Explore the impact of change in tense on the spelling of the verbs (e.g. -ed, -ing, -es suffixes). Teach students how parts of speech are combined to create simple or more elaborate sentences.
The cat climbed.
article noun verb
The black cat quickly climbed.
article adjective (to describe the noun) noun adverb (to describe the verb) verb
If students have difficulty varying their sentences, collect different common patterns, e.g.:
- Vary sentence openings: ‘when’ starter- Last week…; ‘where’ starter- On top of the hill…; ‘name’ starter- Mary watched…
- Vary sentence length: short simple sentences for drama and clarity- Max ran.; compound sentences for flow- Max ran and Sally walked.; descriptive sentences- Max carried an old map and a bright torch, complex sentences for layers of information- As Max ran, Sally quickly marched up the steep hill.
- Vary sentence type: questions to draw in the reader- Did you hear that?; exclamations for impact- Run for it!
- To build students’ understanding of what a ‘sentence’ is, provide examples and non-examples. Read groups of words which are either a complete thought (a sentence) or an incomplete thought (a fragment) and discuss which one is a sentence and why.
- Use ‘people puzzles’ to explore sentences and fragments. Choose 4 – 6 children to each hold up a single word written on a card. They then try to make a complete sentence using the words they have.
- Scrambled Sentences: Re-arrange groups of words into sentences and add in the correct punctuation. Keep the sentences short at first and provide the first word capitalised for support if needed.
- Teach students how punctuation can determine the function of a sentence. Introduce one sentence type (statements, commands, questions and exclamations): at a time (e.g. What time is it?), working up to applying different kinds of punctuation within one sentence (e.g. ”I hate brussel sprouts!”, yelled John.’).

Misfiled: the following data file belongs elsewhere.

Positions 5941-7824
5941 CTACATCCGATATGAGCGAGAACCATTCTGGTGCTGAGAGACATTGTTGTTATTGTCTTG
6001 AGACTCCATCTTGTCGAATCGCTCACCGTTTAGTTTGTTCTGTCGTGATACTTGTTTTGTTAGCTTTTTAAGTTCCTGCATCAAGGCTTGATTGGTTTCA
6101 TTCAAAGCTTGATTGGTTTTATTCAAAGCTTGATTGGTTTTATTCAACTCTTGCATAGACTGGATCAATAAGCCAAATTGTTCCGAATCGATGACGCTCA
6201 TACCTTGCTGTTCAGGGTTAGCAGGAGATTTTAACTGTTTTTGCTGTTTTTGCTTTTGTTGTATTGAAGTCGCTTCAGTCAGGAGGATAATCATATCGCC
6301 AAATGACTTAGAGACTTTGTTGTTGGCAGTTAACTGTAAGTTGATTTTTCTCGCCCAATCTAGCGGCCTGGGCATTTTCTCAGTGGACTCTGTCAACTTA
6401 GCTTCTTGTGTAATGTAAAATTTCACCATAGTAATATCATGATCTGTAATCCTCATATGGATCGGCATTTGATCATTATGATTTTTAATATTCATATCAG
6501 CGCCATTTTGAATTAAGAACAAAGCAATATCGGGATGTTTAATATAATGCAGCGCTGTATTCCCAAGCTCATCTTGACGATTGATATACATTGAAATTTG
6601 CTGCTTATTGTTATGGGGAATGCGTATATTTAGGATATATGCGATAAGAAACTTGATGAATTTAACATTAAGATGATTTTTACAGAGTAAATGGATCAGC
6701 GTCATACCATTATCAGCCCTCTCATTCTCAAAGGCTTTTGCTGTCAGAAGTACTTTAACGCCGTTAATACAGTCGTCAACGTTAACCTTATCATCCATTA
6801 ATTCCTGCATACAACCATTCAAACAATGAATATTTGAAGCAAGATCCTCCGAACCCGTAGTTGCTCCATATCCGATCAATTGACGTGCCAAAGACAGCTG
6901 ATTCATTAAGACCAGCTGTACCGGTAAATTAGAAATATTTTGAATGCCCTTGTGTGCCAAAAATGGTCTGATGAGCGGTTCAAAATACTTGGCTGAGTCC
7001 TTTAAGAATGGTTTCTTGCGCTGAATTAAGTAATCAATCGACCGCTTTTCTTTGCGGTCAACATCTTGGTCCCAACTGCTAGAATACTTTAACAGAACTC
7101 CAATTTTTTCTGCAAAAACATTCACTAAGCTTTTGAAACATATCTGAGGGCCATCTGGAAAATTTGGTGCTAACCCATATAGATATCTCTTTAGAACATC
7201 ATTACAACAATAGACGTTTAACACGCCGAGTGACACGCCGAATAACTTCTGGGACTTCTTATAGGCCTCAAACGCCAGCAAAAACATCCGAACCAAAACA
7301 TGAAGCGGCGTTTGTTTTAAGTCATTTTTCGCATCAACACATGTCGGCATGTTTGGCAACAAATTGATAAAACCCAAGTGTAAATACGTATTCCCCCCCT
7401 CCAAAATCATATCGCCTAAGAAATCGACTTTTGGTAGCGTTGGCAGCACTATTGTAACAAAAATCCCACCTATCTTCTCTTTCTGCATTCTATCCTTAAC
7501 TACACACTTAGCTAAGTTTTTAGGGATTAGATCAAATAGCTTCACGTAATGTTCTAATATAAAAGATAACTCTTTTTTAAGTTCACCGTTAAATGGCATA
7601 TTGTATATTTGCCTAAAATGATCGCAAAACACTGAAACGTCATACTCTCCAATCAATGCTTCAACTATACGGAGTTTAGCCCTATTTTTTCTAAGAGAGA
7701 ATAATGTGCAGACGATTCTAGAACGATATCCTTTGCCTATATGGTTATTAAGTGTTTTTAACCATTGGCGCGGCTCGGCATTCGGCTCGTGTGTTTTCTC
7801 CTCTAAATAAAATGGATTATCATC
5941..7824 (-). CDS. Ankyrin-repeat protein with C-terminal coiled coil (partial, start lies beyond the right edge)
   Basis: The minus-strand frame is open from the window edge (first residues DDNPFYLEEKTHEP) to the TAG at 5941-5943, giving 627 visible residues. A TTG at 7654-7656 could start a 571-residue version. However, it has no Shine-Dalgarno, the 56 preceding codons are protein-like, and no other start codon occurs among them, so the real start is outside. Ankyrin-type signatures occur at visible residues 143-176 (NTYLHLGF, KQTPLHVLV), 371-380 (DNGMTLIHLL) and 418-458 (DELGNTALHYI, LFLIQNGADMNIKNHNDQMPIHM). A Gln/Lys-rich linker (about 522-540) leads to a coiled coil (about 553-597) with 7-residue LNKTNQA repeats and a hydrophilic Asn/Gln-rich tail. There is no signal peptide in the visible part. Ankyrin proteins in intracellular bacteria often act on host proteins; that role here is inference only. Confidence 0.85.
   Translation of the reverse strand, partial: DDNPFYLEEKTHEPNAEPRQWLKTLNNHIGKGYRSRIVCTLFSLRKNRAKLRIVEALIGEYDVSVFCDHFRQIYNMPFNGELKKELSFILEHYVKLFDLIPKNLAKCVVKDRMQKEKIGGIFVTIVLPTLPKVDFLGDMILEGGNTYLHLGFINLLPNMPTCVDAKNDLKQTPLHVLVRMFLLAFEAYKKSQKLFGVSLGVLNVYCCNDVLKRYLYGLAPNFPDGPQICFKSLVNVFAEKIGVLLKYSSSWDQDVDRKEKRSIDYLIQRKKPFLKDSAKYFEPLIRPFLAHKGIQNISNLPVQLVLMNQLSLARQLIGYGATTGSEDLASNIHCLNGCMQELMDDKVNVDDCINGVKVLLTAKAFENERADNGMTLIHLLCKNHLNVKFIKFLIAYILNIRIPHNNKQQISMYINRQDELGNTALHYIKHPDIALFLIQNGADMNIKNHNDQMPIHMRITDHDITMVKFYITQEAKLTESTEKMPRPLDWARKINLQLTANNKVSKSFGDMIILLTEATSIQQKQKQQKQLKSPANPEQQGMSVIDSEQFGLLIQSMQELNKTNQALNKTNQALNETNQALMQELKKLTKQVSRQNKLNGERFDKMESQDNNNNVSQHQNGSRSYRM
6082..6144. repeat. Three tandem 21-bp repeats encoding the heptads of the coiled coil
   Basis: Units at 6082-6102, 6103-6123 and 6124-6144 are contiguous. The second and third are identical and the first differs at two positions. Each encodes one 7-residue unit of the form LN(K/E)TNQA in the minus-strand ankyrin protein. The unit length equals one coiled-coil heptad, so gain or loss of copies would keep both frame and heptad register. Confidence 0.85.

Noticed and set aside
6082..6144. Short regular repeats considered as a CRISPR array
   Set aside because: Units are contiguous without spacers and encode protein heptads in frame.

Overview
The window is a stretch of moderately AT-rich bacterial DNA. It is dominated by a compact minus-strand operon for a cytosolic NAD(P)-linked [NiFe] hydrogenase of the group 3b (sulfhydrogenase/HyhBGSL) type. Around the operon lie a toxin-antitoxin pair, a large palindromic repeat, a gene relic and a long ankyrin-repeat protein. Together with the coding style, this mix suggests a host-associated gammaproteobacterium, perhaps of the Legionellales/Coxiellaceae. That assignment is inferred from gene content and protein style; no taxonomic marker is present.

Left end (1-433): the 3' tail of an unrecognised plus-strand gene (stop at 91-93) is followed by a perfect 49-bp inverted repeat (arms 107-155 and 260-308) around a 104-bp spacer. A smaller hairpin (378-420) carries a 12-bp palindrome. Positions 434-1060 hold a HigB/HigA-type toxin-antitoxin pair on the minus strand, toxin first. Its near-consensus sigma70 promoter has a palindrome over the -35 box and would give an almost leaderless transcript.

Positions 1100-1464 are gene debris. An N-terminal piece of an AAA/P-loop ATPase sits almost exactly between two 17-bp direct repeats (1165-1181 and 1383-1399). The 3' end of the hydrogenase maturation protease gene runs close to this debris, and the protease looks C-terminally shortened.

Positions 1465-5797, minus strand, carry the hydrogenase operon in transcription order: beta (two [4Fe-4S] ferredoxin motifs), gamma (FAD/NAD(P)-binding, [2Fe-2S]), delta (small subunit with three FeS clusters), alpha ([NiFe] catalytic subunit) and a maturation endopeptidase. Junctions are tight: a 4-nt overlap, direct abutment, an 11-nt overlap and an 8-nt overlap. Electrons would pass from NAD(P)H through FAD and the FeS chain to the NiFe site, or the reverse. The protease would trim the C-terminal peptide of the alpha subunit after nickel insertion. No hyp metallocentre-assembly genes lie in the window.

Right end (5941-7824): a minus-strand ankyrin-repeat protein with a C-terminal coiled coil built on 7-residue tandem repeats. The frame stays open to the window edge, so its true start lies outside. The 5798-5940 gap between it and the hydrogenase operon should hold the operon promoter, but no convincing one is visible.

Building Longer Sentences:
Introduce some of the ‘wh-‘ question words (when, where and why) and give students small phrases such as wombat sleep or swimming carnival. Students use the questions words to expand the sentence and generate answers in complete sentences:
Where did the wombat sleep? Where is the swimming carnival?
When did the wombat sleep? When is the swimming carnival?
Why did the wombat sleep? Why do we have a swimming carnival?
- Once students are confident with this skill introduce the other question words (who, what, why and how).
This activity is also useful in developing reading comprehension skills.
- Provide students with sentences to be combined into one, more descriptive sentence. For example:
The man bought a house. (verb + noun)
He did this quickly. (adverb)
The man was young. (adjective)
The young man quickly bought a house.
- Conjunctions can join words, phrases and clauses together. It is essential to teach students to use conjunctions appropriately; especially those who are struggling to compose more than simple sentences.
Begin with simple conjunctions to join simple sentences: and, because, but and work towards conjunctions such as if, when, since, after. Each conjunction must be used in multiple examples to develop the student’s understanding of the meaning and effect of each.
Dad was tired and very grumpy. Dad was tired. Dad was very grumpy.
Sarah bought a hotdog. Sarah was hungry. Sarah bought a hotdog because she was hungry.
The puppy ran fast. The puppy didn’t catch the kitten. The puppy ran fast but didn’t catch the kitten.
The structure of a paragraph varies based on the text it is written for (e.g. descriptive, narrative, persuasive); however all typically follow a common pattern. Paragraphs generally begin with a topic sentence which introduces the key content of the paragraph and are followed by sentences supporting or descripting the topic. Young or struggling writers should first be taught to construct their paragraph with their topic sentence as the first sentence. When students become more proficient at writing sentences and constructing paragraphs they can be shown how to position a topic sentence in the middle of a paragraph for effect.